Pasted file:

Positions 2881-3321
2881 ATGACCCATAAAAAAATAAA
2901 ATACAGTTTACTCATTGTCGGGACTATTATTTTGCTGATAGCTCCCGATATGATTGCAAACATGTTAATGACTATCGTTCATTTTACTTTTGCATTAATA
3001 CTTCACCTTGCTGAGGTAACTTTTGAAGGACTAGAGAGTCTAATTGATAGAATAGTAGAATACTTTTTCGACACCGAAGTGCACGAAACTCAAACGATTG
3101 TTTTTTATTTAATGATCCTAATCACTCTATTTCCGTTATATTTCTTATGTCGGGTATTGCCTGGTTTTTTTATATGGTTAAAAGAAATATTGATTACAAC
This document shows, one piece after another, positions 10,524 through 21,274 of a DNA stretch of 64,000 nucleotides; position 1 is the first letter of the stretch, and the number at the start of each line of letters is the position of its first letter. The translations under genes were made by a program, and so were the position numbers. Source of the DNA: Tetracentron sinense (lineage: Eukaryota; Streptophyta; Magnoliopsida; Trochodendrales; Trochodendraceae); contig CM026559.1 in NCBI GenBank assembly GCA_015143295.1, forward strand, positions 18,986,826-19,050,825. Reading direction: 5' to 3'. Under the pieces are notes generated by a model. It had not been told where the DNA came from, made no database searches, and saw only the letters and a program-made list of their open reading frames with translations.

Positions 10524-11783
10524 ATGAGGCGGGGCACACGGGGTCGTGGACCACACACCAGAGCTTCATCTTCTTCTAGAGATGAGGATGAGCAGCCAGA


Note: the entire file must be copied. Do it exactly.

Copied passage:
Positions 2881-3321
2881 ATGACCCATAAAAAAATAAA
2901 ATACAGTTTACTCATTGTCGGGACTATTATTTTGCTGATAGCTCCCGATATGATTGCAAACATGTTAATGACTATCGTTCATTTTACTTTTGCATTAATA
3001 CTTCACCTTGCTGAGGTAACTTTTGAAGGACTAGAGAGTCTAATTGATAGAATAGTAGAATACTTTTTCGACACCGAAGTGCACGAAACTCAAACGATTG
3101 TTTTTTATTTAATGATCCTAATCACTCTATTTCCGTTATATTTCTTATGTCGGGTATTGCCTGGTTTTTTTATATGGTTAAAAGAAATATTGATTACAAC
This document shows, one piece after another, positions 10,524 through 21,274 of a DNA stretch of 64,000 nucleotides; position 1 is the first letter of the stretch, and the number at the start of each line of letters is the position of its first letter. The translations under genes were made by a program, and so were the position numbers. Source of the DNA: Tetracentron sinense (lineage: Eukaryota; Streptophyta; Magnoliopsida; Trochodendrales; Trochodendraceae); contig CM026559.1 in NCBI GenBank assembly GCA_015143295.1, forward strand, positions 18,986,826-19,050,825. Reading direction: 5' to 3'. Under the pieces are notes generated by a model. It had not been told where the DNA came from, made no database searches, and saw only the letters and a program-made list of their open reading frames with translations.

Positions 10524-11783
10524 ATGAGGCGGGGCACACGGGGTCGTGGACCACACACCAGAGCTTCATCTTCTTCTAGAGATGAGGATGAGCAGCCAGA